Figure 4: Intrinsic fluorescence. (A) Example of typical white light images used for cell localization and ROI definition prior to data acquisition. The left panel shows white light images during UV illumination at 340 nm; the right panel at 380 nm in pseudocolor. (B) ROIs defined in (A) shown during UV illumination. (C) As a result of very low illumination intensity atrial intrinsic fluorescence is similar to background fluorescence. See text for further detail. Please click here to view a larger version of this figure.

Figure 5
Figure 5: Measurement of [Na+]i. (A) Representative experiment in an atrial myocyte during perfusion with Tyrode’s solution and subsequent in situ calibration using various [Na+]o solutions in the presence of 10 μM gramicidin D and 100 μM strophanthidin. (B) Fit of the calibration experiment depicted in (A) demonstrates high fidelity and a linear relationship between the F340/380 signal recorded during superfusion of permeabilized cells with increasing [Na+]o solutions. (C) Atrial myocyte F340/380 signal intensity increases during exposure to the calibration solutions of increasing [Na+]o depicted in (A). Please click here to view a larger version of this figure.

Figure 6
Figure 6: Linearity of SBFI calibration. (A) Example of an SBFI calibration up to 25 mM Na+. (B) Example of SBFI calibration up to 40 mM Na+. (C) Linear regression analysis of SBFI calibration with maximal [Na+]o of 25 mM versus 40 mM (10 cells per group). Please click here to view a larger version of this figure.

Figure 7
Figure 7: [Na+]i in quiescent atrial and ventricular myocytes. (A) From left to right, pseudocolor images from the simultaneous recording of emitted fluorescence at 340 nm excitation, 380 nm excitation and the fluorescence ratio (F340/380) in atrial myocytes loaded with SBFI. (C) [Na+]i in quiescent murine atrial and ventricular cardiac myocytes. *p < 0.05; error bars denote SEM; N = number of animals used. Please click here to view a larger version of this figure.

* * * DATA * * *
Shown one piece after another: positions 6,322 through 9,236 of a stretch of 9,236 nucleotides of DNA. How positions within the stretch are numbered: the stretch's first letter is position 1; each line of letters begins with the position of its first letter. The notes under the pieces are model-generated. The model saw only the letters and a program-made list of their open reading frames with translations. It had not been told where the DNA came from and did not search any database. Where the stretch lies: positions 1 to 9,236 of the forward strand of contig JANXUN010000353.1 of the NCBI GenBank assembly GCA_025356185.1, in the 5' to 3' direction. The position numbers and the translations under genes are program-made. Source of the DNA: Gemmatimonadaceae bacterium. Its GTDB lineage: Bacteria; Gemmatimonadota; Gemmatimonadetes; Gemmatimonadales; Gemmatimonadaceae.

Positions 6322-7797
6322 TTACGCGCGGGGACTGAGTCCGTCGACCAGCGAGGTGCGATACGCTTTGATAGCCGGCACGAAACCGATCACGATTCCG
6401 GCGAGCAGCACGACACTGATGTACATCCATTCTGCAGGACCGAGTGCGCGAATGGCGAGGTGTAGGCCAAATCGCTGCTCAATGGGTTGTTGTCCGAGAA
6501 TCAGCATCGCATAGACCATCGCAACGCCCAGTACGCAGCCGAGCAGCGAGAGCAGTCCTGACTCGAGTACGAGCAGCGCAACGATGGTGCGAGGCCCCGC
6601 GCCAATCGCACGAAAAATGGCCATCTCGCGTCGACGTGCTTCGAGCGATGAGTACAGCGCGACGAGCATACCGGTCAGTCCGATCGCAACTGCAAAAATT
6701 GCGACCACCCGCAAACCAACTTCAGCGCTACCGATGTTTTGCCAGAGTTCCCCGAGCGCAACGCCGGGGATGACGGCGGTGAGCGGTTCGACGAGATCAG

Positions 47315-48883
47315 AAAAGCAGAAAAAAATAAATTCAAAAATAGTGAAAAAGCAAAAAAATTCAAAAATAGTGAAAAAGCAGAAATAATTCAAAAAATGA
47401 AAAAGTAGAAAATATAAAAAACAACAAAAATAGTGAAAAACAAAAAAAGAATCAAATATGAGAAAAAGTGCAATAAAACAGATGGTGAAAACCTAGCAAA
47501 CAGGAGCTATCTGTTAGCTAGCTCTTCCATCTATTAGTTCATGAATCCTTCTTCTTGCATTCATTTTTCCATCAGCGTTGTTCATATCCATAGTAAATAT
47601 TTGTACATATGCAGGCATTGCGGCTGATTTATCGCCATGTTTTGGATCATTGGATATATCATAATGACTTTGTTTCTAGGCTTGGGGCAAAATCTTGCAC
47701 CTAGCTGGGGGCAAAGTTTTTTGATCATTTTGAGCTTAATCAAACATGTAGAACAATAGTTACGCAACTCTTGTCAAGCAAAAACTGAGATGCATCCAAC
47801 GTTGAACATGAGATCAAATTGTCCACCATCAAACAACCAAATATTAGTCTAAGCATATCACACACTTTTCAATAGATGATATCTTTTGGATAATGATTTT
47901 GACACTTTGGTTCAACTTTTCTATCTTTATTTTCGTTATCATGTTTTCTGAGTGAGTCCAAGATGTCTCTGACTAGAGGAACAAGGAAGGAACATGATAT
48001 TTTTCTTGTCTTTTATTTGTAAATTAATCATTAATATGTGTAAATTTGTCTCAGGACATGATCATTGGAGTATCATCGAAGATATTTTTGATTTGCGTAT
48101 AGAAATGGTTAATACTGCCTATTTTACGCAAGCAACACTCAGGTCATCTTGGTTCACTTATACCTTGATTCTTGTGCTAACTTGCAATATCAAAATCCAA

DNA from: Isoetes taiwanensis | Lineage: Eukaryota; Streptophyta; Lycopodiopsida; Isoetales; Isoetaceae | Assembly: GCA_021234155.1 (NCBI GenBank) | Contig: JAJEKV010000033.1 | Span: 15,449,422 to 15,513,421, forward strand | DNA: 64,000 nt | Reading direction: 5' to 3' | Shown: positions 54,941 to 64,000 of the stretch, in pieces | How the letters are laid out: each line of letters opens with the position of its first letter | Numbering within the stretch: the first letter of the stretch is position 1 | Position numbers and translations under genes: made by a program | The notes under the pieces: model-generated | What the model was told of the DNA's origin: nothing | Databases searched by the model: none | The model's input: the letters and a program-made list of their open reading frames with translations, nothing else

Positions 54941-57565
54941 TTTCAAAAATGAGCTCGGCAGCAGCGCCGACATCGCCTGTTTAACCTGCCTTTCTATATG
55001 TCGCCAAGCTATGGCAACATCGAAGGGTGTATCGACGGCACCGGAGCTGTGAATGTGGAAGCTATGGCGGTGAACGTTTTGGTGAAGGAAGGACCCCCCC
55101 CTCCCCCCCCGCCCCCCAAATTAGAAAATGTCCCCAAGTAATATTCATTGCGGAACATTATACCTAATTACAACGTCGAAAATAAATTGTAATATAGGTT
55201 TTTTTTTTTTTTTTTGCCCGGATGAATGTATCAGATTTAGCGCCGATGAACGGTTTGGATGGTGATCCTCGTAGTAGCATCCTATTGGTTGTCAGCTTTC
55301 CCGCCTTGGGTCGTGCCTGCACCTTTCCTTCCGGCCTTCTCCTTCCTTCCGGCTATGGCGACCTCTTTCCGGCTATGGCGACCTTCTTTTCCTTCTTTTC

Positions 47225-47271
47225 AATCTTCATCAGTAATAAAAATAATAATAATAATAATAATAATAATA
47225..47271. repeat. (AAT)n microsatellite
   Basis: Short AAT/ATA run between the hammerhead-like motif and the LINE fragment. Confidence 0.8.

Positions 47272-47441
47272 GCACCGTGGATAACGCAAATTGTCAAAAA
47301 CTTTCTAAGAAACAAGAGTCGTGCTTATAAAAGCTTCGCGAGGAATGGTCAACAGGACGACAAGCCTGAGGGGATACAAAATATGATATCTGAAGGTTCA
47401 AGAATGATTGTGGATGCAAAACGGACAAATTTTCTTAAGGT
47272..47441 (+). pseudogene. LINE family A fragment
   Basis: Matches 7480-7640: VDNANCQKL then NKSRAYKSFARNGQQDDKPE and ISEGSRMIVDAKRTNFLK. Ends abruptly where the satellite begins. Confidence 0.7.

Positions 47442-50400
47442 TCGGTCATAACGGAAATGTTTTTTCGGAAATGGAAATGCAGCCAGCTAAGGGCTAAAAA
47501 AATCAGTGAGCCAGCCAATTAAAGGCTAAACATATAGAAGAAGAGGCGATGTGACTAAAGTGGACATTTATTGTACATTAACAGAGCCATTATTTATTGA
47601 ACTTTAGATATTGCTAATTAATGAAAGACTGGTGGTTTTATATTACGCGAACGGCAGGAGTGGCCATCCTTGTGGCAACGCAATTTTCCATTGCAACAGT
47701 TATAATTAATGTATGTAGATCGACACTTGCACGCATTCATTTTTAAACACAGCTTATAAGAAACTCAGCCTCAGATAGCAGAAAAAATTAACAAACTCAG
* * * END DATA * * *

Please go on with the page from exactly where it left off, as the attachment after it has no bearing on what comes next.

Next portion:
CIB  Concentration (mM)
NaCl 130
KCI 5.4
MgCl2+6H2O 0.5
NaH2PO4 0.33
Glucose 16
Taurine 6
EGTA 0-0.4*
CaCl2 0-0.15*
See text*

Table 1. Cell isolation buffer. Solution used for initial perfusion of the heart. *See text for specific concentrations at each step.

Enzymatic Solution Composition
CIB see Table 1
Collagenase II 0.8 mg/mL
Trypsin 0.06 mg/mL
Protease XXIV 0.06 mg/mL
CaCl2 0.1 mM

Table 2. Enzyme Solution. This solution is used for the enzymatic digestion of the mouse heart. *See text for specific concentrations at each step.

Modified Tyrode's Solution Concentration (mM)
NaCl 133
KCl 5
MgCl2+6H2O 2
KH2PO4 1.2
Taurine 6
Creatinine 6
Glucose 10
2,3-Butanedione monoxime (BDM) 0 - 30*
Bovine Serum Albumin (BSA) 0 - 15*
CaCl2 0 - 1.8*
see text*

Table 3. Modified Tyrode's Solution. This solution is used for cell storage.

Na+ Solution Concentration (mM)
Glucose 10
NaCl 30
Na Gluconate 115
pH 7.2 with Trisbase

Table 4. Na+ solution. This is a Na+ solution that is free of K+. It is used together with a K+ solution to achieve the different [Na+]o required for [Na+]i calibration.

K+  Solution Concentration (mM)
Glucose 10
KCl 30
K Gluconate 115
pH  7.2 with Trisbase

Table 5. K+ solution. This is a K+ solution that is free of Na+. It is used together with the Na+ solution to achieve the different [Na+]o required for [Na+]i calibration.

[Na+] (mM) K+ (mM) Na+ Solution (ml) K+ Solution (ml)
0 145 0 20
5 140 0.69 19.31
10 135 1.38 18.62
15 130 2.07 17.93
20 125 2.76 17.24

Table 6. Calibration solution. Schematic depicting the required volumes of the Na+ and K+ solutions to obtain the specific [Na+] required in the calibration step. The combined concentration of Na+ and K+ remains 145 mM at each [Na+].